The love of God is not generic. God looks with love upon every man and woman, calling them by name. — Pope Francis
I believed that there was a God because I was told it by my grandmother and later by other adults. But when I found that I knew not only that there was God but that I was a child of God, when I understood that, when I comprehended that, more than that, when I internalized that, ingested that, I became courageous. — Maya Angelou
God calls each and every star by name. It’s not likely He has forgotten yours. — Louie Giglio
USING OTHER WORDS for the UNPRONOUNCEABLE NAME of GOD
Historically the Divine Name was rendered in Hebrew as Adonai, in Greek as Kyrios, and in Latin as Dominus. — Letter to Bishops Conferencs (link to full resource)
Hashem is a Hebrew term for God. Literally, it means “the name.” In the Biblethe Hebrew word for God is made up of four vowels, and according to tradition it was only pronounced on Yom Kippur by the High Priest. Saying God’s name was considered a very serious and powerful thing, so much so that one of the Ten Commandments prohibits us from saying God’s name in vain. As a result, people have come up with various substitutions. When reading Torah, we generally substitute the word Adonai for the four letter un-pronounceable name of God. Outside of reading and praying, God is often referred to as Hashem, a creative way of not saying God’s name. If you’re a Harry Potter fan, it’s kind of the opposite of how Voldemort was referred to as “He-Who-Must-Not-Be-Named.” — My Jewish Learning (full article: https://www.myjewishlearning.com/article/hashem/)
Watches have watch makers, paintings have painters, designs have designers, and creation has a creator. ― Tony Evans
Mother is the name for God in the lips and hearts of little children. — William Makepeace Thackeray
The name of this infinite and inexhaustible depth and ground of all being is God. — Paul Tillich
God is the same, even though He has a thousand names; it is up to us to select a name for Him. — Paulo Coelho
There is no greater spellbinder of peace than the name of God. — GandhiIt has been said that people never do evil with more enthusiasm than when they do it in the name of God. — Tony Campolo
God is a name we give to love. — Nancy Pickard
I guess if you’re doing God’s work, whatever you do is in His name. — Edward Zigler Christians have abused, oppressed, enslaved, insulted, tormented, tortured, and killed people in the name of God for centuries, on the basis of a thelogically defensible reading of the Bible. — Sam Harris
The thing to do, it seems to me, is to prepare yourself so you can be a rainbow in somebody else’s cloud. Somebody who may not look like you. May not call God the same name you call God – if they call God at all. I may not dance your dances or speak your language. But be a blessing to somebody. That’s what I think. — Maya Angelou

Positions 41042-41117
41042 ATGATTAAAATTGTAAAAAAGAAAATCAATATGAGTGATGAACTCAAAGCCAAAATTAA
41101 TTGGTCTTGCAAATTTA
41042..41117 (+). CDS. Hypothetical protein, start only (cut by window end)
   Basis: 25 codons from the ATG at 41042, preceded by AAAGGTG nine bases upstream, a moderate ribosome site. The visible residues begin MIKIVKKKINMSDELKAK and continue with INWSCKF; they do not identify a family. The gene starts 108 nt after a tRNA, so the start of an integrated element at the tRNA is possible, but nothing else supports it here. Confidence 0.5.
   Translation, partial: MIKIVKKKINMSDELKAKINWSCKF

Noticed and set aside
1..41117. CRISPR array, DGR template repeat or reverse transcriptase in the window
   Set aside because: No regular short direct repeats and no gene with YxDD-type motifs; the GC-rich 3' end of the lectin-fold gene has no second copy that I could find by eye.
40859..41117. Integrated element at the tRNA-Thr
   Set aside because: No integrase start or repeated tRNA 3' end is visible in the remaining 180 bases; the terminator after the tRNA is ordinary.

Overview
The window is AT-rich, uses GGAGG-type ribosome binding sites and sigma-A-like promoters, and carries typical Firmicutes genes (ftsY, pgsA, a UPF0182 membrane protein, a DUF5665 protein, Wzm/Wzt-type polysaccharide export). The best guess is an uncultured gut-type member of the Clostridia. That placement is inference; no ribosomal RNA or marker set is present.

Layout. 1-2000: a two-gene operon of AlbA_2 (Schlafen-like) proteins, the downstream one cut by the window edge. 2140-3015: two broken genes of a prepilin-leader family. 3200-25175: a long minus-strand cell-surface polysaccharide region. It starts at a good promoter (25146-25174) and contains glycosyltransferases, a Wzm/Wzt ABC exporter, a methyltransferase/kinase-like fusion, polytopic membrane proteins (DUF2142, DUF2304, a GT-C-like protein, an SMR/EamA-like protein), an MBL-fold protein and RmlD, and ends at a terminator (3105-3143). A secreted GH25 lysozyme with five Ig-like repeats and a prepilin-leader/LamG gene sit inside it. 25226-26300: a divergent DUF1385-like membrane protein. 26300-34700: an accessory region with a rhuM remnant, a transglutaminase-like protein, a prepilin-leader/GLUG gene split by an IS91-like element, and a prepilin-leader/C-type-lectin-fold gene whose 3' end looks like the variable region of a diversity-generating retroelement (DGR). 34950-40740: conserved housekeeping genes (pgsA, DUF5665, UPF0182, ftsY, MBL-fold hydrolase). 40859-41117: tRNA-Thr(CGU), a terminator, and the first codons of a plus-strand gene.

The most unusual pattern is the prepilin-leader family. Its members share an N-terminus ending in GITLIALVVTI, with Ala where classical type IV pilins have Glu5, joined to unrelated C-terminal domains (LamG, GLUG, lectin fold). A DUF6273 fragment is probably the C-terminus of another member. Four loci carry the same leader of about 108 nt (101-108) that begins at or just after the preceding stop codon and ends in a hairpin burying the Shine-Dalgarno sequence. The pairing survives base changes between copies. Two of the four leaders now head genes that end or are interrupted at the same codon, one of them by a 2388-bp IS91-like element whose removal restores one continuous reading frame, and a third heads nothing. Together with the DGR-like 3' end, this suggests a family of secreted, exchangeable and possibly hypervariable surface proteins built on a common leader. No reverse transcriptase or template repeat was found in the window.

We could not become like God, so God became like us. God showed us how to heal instead of kill, how to mend instead of destroy, how to love instead of hate, how to live instead of long for more. When we nailed God to a tree, God forgave. And when we buried God in the ground, Got got up. — Rachel Held Evans Lo, for I to myself am unknown, now in God’s name what must I do? — Rumi
When you bow deeply to the universe, it bows back; when you call out the name of God, it echoes inside you. — Morihei Ueshiba
The God we worship writes his name upon our faces. — Roger Babson
We could call order by the name of God, but it would be an impersonal God. There’s not much personal about the laws of physics. — Stephen Hawking
Many are the names of God and infinite the forms through which He may be approached. —Ramakrishna
Somebody said once or wrote, once: ‘We’re all of us children in a vast kindergarten trying to spell God’s name with the wrong alphabet blocks! — Tennessee Williams
We, like the people of Israel, would like to think we get to name God. By naming God, we hope to get the kind of god we need; that is, a god after our own likeness. — Stanley Hauerwas
I need a God who is bigger and more nimble and mysterious than what I could understand and contrive. Otherwise it can feel like I am worshipping nothing more than my own ability to understand the divine. ― Nadia Bolz-Weber
God wrote a book on suffering, and its name is Jesus. — Joni Eareckson Tada
Make your god transparent to the transcendent, and it doesn’t matter what his name is. — Joseph Campbell
The love of God is not something vague or generic; the love of God has a name and a face: Jesus Christ. — Pope Francis